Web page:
2) Heart of Palm Salad: Toss some lettuce with whatever veggies you have around and then to make it special throw in some hearts of palm. Note: I find the jarred hearts of palm are much softer and tastier than the canned ones. For some reason the cans just do not incude enough juices for marinating. I like a french or thousand island dressin but anything can work.

3) Grilled cheese sandwiches: My sister gave me a sandwich maker. Best gift ever. Just put the bread, the chesse and whatever else you want it the machine and pull it our before you go. Great and low maintenance.

4) Leftovers from hte night before: Self explanatory and it helps you get rid of those pesky leftovers from the night before.

5) Corn on the cob: Rub a little butter over the husked corn. Put the corn in a ziplock with a tablespoon or two of water. Clse the ziplock. Microwave on high for two minutes per corn. Tastes better than boiling by hte way. This is how I prefer corn tat hasn't been grilled.

I am als a big fan of making giant batches of things and freezing them for quick lunch defrosting. I'll post those freezer friendly recipes another time.

Share your quick lunch tips!

Wednesday, July 22, 2009

Cookbooks as gifts: nice gesture or insult?

It's no secret that I love cookbooks, but I am hesitant to give them to people as gifts. Will they think I hate their cooking? Will the gift be perceived as a hint that they need some help in the kitchen? In the end this a very situation dependent question. I have given two cookbooks as gifts in my life. One was for my sister-in-law who had been ogling my Kosher By Design. So I surprised her with one of their own. The other was a kosher cookbook for a friend who was just starting to keep kosher and was a little confused about what she could and could not cook.

Men, this is an even tougher situation for you. Can you give your wife a cookbook? The short answer is yes and no. If she's been eyeing a book, dropping hints about it etc. then sure go for it. My husband got me a great set of books about cake decorating for my brithday. However a cookbook out of the blue, especially beginner type cookbooks make many women feel a little insulted. I'll never forget the lady who came to shul and complained that her son had given her a cookbook. I thought "wow, what a nice kid. Randomly bringing mom gifts". She interpreted this as his complaint that she needs more variety with her kitchen and moaned "I'm 62. I can't keep up with these lakewood wives".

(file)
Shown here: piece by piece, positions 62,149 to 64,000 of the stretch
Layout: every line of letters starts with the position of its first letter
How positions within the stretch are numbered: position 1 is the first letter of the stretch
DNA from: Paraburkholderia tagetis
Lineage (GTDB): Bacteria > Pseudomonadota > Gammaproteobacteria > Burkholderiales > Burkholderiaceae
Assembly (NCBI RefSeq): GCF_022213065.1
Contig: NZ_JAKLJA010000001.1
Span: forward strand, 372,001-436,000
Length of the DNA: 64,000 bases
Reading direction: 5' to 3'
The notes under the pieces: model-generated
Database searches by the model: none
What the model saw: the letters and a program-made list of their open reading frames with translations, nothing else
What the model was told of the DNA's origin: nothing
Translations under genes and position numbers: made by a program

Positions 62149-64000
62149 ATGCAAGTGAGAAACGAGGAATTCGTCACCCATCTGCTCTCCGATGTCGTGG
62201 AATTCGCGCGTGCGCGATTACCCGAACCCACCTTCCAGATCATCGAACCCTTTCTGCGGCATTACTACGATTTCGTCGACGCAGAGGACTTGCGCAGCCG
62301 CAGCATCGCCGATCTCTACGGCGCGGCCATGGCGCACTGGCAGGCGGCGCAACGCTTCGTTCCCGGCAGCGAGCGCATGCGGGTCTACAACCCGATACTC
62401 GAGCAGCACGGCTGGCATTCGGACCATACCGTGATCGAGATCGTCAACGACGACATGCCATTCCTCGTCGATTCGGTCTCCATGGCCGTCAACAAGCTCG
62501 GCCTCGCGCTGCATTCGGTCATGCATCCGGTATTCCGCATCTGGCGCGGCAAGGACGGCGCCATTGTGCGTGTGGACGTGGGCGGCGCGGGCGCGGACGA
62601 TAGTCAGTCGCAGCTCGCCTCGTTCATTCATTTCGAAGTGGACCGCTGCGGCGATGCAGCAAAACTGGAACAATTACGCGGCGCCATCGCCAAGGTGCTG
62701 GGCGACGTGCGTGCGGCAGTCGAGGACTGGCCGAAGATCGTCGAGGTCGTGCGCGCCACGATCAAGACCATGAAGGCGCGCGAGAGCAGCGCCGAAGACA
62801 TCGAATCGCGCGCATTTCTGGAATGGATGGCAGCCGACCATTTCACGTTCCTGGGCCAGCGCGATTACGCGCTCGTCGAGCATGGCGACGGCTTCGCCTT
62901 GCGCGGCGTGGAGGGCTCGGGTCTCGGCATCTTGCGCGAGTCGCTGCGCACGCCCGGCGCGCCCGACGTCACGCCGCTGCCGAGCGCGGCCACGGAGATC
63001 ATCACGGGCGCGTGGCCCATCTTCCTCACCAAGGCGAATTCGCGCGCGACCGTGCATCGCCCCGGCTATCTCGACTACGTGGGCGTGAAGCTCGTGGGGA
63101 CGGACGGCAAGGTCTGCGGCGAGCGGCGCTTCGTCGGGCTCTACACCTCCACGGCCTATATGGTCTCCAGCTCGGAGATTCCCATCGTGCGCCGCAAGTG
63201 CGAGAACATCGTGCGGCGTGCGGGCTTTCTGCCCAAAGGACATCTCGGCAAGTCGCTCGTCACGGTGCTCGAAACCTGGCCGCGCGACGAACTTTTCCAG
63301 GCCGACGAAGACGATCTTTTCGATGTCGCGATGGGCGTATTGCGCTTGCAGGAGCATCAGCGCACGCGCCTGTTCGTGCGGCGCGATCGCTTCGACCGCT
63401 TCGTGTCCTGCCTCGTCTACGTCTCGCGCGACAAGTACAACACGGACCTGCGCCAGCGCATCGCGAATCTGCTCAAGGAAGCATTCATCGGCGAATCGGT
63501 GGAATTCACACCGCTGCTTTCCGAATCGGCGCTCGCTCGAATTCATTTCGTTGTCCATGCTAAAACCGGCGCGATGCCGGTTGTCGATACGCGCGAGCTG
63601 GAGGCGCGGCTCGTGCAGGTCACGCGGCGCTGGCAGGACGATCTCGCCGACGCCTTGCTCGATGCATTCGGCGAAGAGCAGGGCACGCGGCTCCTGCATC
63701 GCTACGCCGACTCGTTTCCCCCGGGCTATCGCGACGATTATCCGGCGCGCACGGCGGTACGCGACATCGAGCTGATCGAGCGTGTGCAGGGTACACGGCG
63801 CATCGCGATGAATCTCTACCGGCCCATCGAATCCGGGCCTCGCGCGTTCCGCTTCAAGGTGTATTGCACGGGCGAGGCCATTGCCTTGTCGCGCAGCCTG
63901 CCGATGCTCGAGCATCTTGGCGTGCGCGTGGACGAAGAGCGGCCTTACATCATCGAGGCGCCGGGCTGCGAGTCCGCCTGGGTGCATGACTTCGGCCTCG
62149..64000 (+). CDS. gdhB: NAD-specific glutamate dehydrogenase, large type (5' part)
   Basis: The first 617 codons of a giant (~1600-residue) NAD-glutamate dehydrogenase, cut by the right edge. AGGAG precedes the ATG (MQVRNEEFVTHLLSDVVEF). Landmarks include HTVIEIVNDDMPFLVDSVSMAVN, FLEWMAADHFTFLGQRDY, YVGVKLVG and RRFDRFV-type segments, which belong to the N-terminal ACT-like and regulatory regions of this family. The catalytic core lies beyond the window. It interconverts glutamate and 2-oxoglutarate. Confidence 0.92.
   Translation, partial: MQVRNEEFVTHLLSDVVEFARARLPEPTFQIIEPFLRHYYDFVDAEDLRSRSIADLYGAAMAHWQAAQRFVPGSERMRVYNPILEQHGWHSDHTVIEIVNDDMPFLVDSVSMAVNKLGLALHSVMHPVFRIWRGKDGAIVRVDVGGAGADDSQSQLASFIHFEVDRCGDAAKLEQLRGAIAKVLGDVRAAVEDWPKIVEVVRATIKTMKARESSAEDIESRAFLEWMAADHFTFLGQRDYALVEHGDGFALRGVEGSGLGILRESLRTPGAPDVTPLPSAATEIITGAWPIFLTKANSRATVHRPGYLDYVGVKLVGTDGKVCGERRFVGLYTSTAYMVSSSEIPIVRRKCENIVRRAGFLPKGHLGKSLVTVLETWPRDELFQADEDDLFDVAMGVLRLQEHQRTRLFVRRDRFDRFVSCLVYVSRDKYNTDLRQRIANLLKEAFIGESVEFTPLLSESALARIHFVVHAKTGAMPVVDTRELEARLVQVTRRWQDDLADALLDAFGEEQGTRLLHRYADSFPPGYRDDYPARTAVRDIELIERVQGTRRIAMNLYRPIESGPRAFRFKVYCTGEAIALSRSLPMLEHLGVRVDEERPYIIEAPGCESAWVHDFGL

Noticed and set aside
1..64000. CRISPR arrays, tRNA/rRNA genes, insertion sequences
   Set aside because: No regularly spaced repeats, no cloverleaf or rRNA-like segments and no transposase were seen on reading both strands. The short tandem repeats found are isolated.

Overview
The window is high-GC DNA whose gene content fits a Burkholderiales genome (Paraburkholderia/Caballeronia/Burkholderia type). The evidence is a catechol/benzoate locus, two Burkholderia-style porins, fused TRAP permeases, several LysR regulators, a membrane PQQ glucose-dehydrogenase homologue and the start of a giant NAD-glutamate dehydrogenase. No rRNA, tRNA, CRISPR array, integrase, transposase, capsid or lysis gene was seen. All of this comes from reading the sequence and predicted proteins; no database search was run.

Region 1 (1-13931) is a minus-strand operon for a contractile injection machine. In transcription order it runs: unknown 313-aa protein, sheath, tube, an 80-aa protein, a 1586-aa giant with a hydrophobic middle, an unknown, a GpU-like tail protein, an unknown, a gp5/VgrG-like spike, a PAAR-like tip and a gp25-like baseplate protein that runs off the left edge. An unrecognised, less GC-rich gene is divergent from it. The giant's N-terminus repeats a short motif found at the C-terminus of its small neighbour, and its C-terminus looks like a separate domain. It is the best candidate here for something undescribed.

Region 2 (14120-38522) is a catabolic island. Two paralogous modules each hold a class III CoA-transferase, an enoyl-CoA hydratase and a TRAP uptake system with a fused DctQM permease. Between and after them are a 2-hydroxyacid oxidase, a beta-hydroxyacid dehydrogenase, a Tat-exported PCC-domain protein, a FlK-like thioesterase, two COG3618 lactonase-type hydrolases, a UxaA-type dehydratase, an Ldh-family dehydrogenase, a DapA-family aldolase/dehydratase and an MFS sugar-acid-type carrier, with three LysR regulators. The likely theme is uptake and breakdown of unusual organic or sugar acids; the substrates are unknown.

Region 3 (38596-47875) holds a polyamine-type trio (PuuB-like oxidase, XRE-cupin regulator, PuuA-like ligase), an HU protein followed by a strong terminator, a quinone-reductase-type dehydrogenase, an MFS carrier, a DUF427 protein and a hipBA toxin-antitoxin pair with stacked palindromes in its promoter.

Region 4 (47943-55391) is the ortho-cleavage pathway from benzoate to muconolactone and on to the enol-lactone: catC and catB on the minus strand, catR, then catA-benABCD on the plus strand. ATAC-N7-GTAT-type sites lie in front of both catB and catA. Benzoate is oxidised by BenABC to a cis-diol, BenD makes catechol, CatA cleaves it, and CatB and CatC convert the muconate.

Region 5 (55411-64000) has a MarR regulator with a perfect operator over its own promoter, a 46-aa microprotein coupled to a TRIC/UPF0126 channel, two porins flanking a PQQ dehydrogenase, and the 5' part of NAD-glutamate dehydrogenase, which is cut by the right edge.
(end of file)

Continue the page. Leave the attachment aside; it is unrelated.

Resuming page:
An alternative is to get a nice kitchen gadget that will cut down on time in the ktchen or has a cute function. You please the cook/baker and are actually saying you want them to cook more.

On the other hand, if the cooking really is sub-par then maybe this is the gentlest way to suggest some improvement is needed.

Al gift giving is really about knowing the recipient. If you don't, then you're going to fail at whatever gift you select.

Brides: Changing Your Name

Everyone always wants to know whether or not a new bride is planning on changing her name. In some circles it assumed that she will and if she does not she is some sort of crazy feminist. In other circles it is viewed as the brides choice. I chose to change mine for the practical purpose that my husband's last name was more pronounceable than mine. This may not matter to you if you do not interact with a large number of non-Jewish people in your profession, however in medical school it is always easier when your patients feel like they know what to call you.

One argument against changing your name is that if you have published articles or built a reputation in a certain field under your maiden name it may not be worth starting over with the new name. I know some people who use the married name in real life and the maiden name for work. Is this legal? Well actually, yes. While you should always check things over your lawyer and accountant there is an old legal tradition that whatever you are called is in fact your name.

For those interested in having documentary proof of their name change here are some of the steps you need to take:

By far the easiest route to change your name is by doing so on your marriage certificate. (Men you can also change your name on your marriage certificate if you are so inclined). You will get the certificate back in a month or so at which point you should make many copies. You then use the copy as proof of your name change. It is that easy. You are going to get the license anyway. Might as well kill two birds with one stone. If you have neglected to take care of this on the marraige certificate then things get dicey. You need to fill out a form and appear before a judge to explain the name change. Note that you can do this for any name change. If you want to be called 'little bird' you can appear before a judge, forms in hand of course, married or not and have your name changed. Of course the judge can always turn you down, so don't go trying to become "Osamma Rules" or something like that. That could appear suspicious. This may differ from state to state but the basic idea is the same almost anywhere.

Once you've got the marriage license head down to the DMV and change your license. While you will have to wait on a long line there is good news: you get to take a new photo! Also, print and fill out the apropriate form from the DMV website in advance to save time.

To change your passport you must do so by mail. (Unless you do not all ready have a passport or your passport is all ready expired. Then you must go in person to a post office). Print the appropriate forms from the passport office and mail in your old passport, the forms, a copy of the marraige license and new passport photos. The new passport will arrive in the mail in about one to two months. If you are planning on taking a honey moon soon after the wedding you may want to book flights with your old name and delay sending away for a new passport until you get back. This way you will not have to worry about the passports arival.